As a country, America has around $13 trillion in debt. People who are 45 to 54 years old have the highest debt average at $134,600. This brings up a point that many people might not think about very often -- the status of debts when a person dies. This can be a difficult thing to handle when you lose a loved one.
Protecting your estate may take many forms, depending on your particular needs and the goals that you prioritize. However, some pieces of wisdom apply to anyone creating or maintaining an estate plan.
A special needs trust makes sure your child with special needs has what he or she needs in the future in the event that you can no longer be there to provide or care for your son or daughter. The trust may also be created to give another person control over your child's property, real estate and finances. The person who takes over control of these assets is known as a trustee, and he or she is in charge of doling out and managing assets for your child until your child no longer needs that assistance. Here are three facts you need to know about setting up a special needs trust.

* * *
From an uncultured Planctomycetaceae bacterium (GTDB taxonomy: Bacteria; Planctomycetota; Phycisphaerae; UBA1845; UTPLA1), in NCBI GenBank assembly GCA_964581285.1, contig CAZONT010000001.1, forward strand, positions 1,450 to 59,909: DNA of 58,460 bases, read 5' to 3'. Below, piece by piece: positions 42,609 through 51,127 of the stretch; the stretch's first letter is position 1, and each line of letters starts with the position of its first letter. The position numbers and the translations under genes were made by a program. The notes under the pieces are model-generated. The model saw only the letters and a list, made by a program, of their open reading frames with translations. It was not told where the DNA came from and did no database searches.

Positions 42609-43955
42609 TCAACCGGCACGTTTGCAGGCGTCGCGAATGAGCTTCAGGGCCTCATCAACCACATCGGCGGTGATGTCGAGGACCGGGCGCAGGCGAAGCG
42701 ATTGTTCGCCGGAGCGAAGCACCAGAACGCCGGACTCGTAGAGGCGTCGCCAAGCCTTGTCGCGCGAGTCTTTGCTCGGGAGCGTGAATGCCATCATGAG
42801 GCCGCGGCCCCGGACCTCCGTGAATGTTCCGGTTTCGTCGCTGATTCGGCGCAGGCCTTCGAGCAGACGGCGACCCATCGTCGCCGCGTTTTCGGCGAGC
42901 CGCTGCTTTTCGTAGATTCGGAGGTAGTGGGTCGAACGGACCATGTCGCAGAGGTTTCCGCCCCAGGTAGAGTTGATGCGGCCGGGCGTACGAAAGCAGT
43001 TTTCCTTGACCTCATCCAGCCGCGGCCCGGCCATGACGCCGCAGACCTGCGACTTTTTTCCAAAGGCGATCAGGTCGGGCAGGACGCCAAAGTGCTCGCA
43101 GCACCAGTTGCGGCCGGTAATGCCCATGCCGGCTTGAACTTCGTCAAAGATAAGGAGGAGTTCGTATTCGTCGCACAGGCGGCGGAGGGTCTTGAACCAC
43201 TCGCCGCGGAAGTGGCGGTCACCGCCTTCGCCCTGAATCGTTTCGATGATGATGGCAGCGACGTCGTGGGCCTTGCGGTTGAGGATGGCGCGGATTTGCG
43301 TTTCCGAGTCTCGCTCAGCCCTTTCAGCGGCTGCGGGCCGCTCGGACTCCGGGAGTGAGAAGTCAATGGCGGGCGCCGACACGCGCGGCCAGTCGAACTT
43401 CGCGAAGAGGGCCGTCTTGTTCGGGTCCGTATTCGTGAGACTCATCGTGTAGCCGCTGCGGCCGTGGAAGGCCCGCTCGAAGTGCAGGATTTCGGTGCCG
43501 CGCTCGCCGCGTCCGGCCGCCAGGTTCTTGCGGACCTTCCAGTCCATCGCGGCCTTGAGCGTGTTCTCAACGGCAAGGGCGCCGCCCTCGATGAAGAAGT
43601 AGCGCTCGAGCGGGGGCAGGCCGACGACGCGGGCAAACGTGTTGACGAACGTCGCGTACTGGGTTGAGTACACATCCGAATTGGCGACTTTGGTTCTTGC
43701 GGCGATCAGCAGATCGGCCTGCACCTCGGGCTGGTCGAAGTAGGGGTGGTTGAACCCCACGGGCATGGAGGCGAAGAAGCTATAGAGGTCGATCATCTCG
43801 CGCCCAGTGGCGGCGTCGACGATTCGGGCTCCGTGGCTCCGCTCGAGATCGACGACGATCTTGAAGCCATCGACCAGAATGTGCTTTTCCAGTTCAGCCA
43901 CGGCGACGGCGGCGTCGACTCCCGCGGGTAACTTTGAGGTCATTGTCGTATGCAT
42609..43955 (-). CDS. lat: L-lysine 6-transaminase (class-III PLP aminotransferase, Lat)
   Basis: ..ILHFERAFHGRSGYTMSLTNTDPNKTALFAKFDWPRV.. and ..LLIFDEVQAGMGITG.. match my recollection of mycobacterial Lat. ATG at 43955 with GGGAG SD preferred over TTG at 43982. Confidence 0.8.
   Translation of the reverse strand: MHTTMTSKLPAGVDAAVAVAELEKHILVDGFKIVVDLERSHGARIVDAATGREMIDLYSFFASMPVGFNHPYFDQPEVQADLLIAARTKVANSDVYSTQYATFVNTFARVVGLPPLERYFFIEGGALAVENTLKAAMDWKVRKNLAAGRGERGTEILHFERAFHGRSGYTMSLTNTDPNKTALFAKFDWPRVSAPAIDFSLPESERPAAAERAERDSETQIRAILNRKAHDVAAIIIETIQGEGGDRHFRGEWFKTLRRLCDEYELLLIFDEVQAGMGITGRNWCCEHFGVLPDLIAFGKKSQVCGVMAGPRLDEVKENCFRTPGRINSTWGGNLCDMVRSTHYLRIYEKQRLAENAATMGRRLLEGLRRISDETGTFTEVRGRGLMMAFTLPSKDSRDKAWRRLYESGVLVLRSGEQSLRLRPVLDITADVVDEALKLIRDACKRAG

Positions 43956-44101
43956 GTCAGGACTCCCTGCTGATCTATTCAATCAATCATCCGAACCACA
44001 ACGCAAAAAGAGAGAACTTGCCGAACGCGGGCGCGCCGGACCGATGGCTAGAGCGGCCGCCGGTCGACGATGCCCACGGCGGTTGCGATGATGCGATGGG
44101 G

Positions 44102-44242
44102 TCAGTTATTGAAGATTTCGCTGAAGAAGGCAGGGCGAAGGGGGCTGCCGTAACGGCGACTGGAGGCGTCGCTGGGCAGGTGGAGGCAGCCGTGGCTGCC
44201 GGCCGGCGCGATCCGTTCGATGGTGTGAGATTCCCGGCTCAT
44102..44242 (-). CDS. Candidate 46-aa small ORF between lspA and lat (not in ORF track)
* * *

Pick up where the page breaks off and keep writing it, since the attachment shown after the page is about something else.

Once you reach your 30s, it's safe to assume that you have a better idea of what you want to accomplish in the future. By now, you may even own a home and have a child (or several children).
Your family has come to enjoy the finer things in life, and that is all thanks to your hard work. You have built your company from the ground up and now you are getting to enjoy doing the things you have always wanted to do. Even though things seem great right now, you should stop and think about what is going to happen if you die unexpectedly.
Planning for the future through an estate plan is a foundational part of providing for your loved ones - and securing your own peace of mind. Estate planning is especially important for those with blended families.